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“Isis is tweeting, often with a wry, sardonic edge that makes them sound like New York hipsters turned salafists.”

Bombs won’t solve the Isis problem, but “Even the left is demanding quick solutions to the horror and immediacy of the Isis beheadings. But the situation in Iraq is too complex for simplistic thinking.” writes Richard Seymour in his latest cromulent discourse (Guardian Bombs won’t solve the Isis problem. 15.9.14).

Everybody’s favourite intersectionalist  and opponent of liberal murder observes, “beyond the Westminster spear-carriers for American empire, there is a muted, hardly enthusiastic, but nonetheless real sentiment in parts of the left. It runs something like this: “I marched against the war on Iraq, I detest US domination, but in this case I have no problem with American airstrikes.”

Why?

“The answer is Islamic State. Isis goes to your head and gets under your skin; it leaves you feeling infested. Back in the days when one didn’t know much about the jihadis carrying out beheadings, it was possible to think that they were just – as David Cameron has denounced them – “monsters”, savages, beasts.”

Infested, goes to your head, under your skin, is Seymour describing some malady, or as he would put it, something that creates astheneia?

That detesting ISIS  is an illness that saps our will to ‘resist’ ?

From this pleasing thought Seymour moves into explanations for the rise of Islamic State and ISIS.

Was the force behind by the Islamic State  created by the US-led  occupation?

That is, “A brutal occupation produces a brutal insurgency.”

No, “that argument was always vulgar, and it would be even more vulgar now to say that Isis’s success can be explained by reference to an occupation that no longer persists.”

Vulgar: another example of how poor fools are unable to grapple with phenomena like mass ethnic and religious cleansing, slaughter, torture, and the butcher videoed beheading David Haines, and  American journalists James Foley and Steven Sotloff are “infested”.

Wise up!

In reality, Seymourian wisdom tells us,

Isis succeeds because of the support it enjoys within much of the population it seeks to rule. And this support, be it noted, is gained on the basis of vicious sectarianism.

Be it noted! Indeed! Islamist genociders have support on the basis of hatred of other religious groups! 

Yet, the hegemonic discourse that articulates the formation is a novelty,

Whereas “al-Qaida in the Land of the Two Rivers” communicated principally in the medium of shaky videos with hostages reading bombastic messages from their host-killers, Isis is tweeting, often with a wry, sardonic edge that makes them sound like New York hipsters turned salafists.

Shit, dude, my bad!

“Take the character who has been referred to as “Jihad John”, the man supposedly behind a number of the killings. The immediate dilemma faced by the anglophone press is explaining how a British person “from a good area” could be tempted to participate in such grim spectacles. The desperate search for motives, sifting hopelessly through his rap lyrics for clues, is indicative of how misplaced this approach is.”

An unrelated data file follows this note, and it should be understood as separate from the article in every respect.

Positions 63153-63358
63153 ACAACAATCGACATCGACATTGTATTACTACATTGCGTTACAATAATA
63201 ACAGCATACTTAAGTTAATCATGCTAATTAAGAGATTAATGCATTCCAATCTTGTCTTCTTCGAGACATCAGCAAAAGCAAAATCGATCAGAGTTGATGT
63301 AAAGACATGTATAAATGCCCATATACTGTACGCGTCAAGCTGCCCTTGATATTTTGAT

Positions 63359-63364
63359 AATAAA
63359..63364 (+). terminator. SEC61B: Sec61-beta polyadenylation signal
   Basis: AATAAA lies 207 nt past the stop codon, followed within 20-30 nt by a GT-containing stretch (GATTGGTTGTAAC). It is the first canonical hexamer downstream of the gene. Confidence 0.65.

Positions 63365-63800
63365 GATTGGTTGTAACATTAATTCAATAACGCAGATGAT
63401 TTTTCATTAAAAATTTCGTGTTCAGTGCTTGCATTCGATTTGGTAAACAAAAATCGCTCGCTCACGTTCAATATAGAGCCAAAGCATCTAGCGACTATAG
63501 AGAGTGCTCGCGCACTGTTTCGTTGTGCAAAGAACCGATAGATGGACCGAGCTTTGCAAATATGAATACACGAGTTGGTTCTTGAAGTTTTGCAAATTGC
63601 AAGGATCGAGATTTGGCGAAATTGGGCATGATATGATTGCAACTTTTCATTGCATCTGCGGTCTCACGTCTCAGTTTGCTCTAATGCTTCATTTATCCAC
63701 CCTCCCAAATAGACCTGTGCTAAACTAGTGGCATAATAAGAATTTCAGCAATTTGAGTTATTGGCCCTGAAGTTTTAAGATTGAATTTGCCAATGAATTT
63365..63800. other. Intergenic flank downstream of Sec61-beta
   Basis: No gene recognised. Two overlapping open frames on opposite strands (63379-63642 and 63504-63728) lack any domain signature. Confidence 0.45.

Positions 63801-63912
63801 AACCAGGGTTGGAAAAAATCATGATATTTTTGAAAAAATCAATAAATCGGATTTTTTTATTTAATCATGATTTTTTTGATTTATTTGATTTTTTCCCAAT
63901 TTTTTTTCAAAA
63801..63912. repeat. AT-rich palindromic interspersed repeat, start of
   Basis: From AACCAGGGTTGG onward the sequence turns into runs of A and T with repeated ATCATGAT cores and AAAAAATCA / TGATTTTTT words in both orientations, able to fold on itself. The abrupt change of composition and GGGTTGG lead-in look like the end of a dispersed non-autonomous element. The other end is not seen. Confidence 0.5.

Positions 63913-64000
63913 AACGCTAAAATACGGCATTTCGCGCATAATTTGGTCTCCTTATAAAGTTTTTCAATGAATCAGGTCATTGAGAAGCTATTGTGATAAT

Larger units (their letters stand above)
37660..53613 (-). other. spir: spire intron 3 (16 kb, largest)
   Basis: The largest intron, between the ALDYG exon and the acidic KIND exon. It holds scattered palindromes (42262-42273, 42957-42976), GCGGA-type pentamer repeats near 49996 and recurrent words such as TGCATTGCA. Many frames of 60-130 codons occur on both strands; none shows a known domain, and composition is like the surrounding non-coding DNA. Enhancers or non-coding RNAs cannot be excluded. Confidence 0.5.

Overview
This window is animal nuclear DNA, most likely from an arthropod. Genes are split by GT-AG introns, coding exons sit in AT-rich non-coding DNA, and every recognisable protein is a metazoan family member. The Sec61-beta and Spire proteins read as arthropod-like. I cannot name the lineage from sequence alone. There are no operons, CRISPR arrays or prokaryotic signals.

Indeed we have spent hours, if not days, going through his rap lyrics for some textual discursive clues. All we found was a blood-thirsty racist and sadist.

We were mislead, totes!

It’s all much more complicated!

The Wissenschaftler (as Seymour would say) points out that, “of course (indeed….. ‘of course’) .. in the absence of explanation, we are very quick to believe anything we hear about Isis. For example, the story of 40,000 Iraqis stranded and starving on a mountain – invoked by supporters of intervention – turned out to be exaggerated. The Isis siege, far from requiring the flexing of US muscle, was broken by Kurdish peshmerga.”

Perhaps he might explain what was exaggerated?

And what exactly is his explanation for why somebody becomes a sadistic killer in a gang with more than a little in common with the World War 2 Einsatzgruppen?

None comes.

Except that “vicious sectarianism” is rife.

Seymour and Ethical Austerity. 

Back to the politics and morals of the present dude...

How does our intersectional chum intend to back the same Kurds who broke the genociders’ hold?

Nothing is offered. 

Instead Seymour turns his gaze at the Other elsewhere, and  scorns any form of “humanitarian intervention.”

Or, ” the illusion that there is a simple techno-military solution to grave humanitarian exigencies”.

Airstrikes can destroy bodies, but they can’t destroy political antagonisms. Nor would a renewed occupation solve the problem. The formerly occupying coalition which constructed that authority are in no position – even if they had the ability – to replace it with something plural and democratic. There simply are no shortcuts.

How exactly something “plural and democratic” will emergence remains a mystery of the dialectic.

To  repeat: What is he going to do?

He has his column to discourse……

What does he say to people fighting for dear life?

What does he say to the victims of ethnic and religious cleansing?

That there are no “short cuts”.